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3. Business Is Good in Many Places Outside of China

While Apple's "Greater China" revenue (blamed in large part for the company's sales warning), fell 27% in the December quarter, its revenue growth in other regions ranged from negative 5% to positive 5%. Revenue rose moderately in the company's Americas and "Rest of Asia-Pac" regions, as services, wearables and iPad growth helped offset iPhone pressures, and it fell moderately in Europe and Japan.

Meanwhile, Google, Facebook and Netflix (NFLX) , none of which are able to provide their core services in China, all continue seeing healthy top-line growth, including in many foreign markets. In spite of forex pressures in some markets, Alphabet's international reporting segments saw revenue growth that ranged from 16% to 29%, and Facebook's international segments grew between 24% and 34%. Netflix's international revenue rose 36%, and the company both added 7.3 million paid international streaming subscribers and forecast it would add another 7.3 million in Q1.

Amazon, which gets only a small percentage of its international revenue from China, did (in spite of beating Q4 estimates) issue a light Q1 sales outlook and note that new Indian e-commerce rules that have led it to pull many items from its Indian marketplace have caused uncertainty. However, on the whole, tech giants that don't have major Chinese exposure still aren't doing badly overseas.

4. Scale Keeps Producing More Scale

Amid worries about declining usage for its core service in developed markets, Facebook reported its daily active users (DAUs) for its core service and Messenger rose sequentially in both North America and Europe, and that total DAUs rose 9% annually to 1.52 billion. The company also said it estimates about 2.7 billion people now use at least one of core Facebook, Messenger, Instagram and WhatsApp each month.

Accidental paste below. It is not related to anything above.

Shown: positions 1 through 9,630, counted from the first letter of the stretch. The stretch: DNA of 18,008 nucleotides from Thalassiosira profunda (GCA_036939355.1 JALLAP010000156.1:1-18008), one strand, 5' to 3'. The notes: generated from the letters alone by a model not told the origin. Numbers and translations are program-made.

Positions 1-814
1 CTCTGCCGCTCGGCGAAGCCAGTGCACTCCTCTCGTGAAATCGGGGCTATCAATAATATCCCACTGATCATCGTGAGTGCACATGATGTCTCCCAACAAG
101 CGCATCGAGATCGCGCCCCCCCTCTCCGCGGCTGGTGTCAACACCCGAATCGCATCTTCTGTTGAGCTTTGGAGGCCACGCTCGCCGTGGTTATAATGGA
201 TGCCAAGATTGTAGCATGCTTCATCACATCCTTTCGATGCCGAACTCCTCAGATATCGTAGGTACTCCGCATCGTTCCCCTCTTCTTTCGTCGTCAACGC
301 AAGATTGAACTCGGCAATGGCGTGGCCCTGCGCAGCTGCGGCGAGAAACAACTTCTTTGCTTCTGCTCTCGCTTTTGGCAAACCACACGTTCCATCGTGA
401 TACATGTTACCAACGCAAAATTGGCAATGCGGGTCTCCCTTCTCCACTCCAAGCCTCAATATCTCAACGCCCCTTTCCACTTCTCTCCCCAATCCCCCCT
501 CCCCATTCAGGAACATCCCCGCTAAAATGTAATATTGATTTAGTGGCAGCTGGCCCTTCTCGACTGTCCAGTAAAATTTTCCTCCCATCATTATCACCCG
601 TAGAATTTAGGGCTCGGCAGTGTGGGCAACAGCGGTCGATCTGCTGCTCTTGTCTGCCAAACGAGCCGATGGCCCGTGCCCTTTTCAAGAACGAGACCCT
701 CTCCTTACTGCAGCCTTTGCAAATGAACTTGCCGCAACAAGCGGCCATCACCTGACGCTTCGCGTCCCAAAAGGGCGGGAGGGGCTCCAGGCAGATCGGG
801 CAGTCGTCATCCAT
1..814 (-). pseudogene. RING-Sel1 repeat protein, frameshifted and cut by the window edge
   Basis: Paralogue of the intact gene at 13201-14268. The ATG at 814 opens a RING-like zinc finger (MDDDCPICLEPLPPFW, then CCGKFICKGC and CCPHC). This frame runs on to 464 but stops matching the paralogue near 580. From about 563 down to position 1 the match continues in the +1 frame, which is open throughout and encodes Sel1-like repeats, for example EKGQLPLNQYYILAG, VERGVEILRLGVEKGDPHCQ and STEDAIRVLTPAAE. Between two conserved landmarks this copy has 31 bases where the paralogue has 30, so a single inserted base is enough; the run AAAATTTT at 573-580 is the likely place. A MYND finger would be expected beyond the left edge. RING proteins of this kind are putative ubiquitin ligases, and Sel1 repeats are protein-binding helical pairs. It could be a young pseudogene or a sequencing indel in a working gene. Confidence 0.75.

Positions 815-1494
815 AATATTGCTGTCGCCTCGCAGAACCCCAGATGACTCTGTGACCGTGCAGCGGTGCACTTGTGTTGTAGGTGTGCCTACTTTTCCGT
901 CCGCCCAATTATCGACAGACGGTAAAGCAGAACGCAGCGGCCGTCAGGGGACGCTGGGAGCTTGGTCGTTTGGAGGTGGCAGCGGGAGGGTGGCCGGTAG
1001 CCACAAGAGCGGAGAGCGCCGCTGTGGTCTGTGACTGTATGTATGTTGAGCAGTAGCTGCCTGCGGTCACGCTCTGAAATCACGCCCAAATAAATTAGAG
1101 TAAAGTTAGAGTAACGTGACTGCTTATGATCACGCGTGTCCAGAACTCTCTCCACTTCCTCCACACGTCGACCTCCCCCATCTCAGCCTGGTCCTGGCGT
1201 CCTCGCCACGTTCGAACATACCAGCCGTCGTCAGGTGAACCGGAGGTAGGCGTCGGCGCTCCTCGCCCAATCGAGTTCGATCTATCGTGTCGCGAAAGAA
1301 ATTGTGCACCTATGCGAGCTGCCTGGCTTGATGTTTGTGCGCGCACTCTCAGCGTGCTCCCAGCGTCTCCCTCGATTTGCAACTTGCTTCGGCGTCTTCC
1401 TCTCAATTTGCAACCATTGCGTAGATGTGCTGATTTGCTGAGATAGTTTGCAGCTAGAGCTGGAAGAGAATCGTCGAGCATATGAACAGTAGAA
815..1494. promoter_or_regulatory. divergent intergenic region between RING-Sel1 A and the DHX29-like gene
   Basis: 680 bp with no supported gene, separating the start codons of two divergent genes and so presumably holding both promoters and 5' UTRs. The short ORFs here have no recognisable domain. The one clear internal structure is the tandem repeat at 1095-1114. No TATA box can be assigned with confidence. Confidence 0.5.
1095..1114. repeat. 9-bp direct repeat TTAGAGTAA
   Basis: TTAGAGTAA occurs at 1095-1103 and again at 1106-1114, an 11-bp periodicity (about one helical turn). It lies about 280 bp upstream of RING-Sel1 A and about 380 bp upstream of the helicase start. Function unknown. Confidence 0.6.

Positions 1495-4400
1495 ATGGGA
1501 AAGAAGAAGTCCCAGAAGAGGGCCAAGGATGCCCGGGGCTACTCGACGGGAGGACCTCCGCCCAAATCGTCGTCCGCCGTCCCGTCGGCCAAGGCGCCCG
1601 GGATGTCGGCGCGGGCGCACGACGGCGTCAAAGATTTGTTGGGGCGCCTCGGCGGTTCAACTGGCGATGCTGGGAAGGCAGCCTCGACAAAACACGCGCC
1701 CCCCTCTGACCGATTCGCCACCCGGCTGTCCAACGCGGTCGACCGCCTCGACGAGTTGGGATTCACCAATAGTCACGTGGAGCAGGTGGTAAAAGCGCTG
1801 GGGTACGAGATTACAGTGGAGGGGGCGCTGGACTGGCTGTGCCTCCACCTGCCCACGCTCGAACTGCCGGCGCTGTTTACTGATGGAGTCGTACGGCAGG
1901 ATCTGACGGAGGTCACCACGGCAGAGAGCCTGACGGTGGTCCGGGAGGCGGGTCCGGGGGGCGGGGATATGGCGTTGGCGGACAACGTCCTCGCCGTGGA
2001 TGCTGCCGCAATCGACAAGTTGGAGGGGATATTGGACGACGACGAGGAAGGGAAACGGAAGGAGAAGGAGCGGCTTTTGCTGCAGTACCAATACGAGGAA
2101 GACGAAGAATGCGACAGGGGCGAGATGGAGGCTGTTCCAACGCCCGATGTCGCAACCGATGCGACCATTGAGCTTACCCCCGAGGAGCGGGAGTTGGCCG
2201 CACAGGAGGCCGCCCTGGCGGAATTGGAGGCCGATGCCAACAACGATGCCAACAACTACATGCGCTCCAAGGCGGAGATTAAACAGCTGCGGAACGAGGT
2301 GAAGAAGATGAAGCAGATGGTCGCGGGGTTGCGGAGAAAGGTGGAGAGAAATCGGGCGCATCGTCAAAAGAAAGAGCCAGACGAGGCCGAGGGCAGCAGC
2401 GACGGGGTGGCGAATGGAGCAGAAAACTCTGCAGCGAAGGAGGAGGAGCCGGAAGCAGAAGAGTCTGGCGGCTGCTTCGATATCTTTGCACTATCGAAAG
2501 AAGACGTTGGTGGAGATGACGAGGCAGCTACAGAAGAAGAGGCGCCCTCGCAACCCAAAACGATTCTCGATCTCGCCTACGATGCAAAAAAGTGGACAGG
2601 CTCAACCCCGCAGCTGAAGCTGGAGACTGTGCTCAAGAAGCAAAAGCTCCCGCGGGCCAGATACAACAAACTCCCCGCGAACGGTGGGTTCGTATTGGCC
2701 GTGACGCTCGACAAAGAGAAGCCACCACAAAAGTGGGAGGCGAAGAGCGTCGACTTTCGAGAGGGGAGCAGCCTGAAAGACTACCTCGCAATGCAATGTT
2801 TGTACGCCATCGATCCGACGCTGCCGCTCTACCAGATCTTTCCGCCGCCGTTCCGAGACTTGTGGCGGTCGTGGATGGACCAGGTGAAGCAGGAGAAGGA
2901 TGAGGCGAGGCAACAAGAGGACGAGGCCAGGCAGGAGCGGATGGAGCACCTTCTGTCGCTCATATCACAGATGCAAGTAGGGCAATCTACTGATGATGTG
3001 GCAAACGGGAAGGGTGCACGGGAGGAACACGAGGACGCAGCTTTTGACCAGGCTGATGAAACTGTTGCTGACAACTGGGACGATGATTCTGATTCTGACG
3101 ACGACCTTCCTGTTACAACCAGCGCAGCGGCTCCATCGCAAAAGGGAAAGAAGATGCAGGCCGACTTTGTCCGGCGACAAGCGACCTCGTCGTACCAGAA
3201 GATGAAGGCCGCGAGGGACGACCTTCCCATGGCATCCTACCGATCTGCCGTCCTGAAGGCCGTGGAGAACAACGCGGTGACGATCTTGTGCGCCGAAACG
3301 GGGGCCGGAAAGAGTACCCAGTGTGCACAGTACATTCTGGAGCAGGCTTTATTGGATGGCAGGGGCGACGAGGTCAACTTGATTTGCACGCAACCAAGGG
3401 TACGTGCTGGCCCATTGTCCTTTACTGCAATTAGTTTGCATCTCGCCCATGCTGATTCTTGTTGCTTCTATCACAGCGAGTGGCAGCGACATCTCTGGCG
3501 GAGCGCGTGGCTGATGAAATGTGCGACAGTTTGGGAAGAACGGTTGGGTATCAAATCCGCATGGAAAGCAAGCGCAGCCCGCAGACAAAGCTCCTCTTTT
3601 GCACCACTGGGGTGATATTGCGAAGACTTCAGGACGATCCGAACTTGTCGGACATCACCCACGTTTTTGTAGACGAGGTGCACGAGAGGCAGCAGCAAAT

Apple shared that its active iPhone installed base was above 900 million at the end of 2018, and (in spite of recent iPhone sales pressures) that the base grew by almost 75 million last year. Google disclosed YouTube now has nearly 2 billion monthly logged-in users, up from 1.8 billion as of last May. Netflix topped Q4 subscriber estimates and (amid a U.S. price hike) forecast it would end Q1 with 148.2 million paid subs globally.

And as indicated earlier, AWS ended 2018 on a near-$30 billion revenue run rate. It wouldn't be surprising to see the run rate above $40 billion in a year's time.

It can be boring to reiterate, but the scale advantages that major tech platforms have created -- they range from network effects, to the building of powerful brands, to the creation of large software and services ecosystems, to advantages in user data and the ability to justify massive R&D, content and/or capital investments to support the businesses -- makes it very hard to derail their momentum for an extended period of time. At least provided that the management teams responsible for the platforms keep executing well.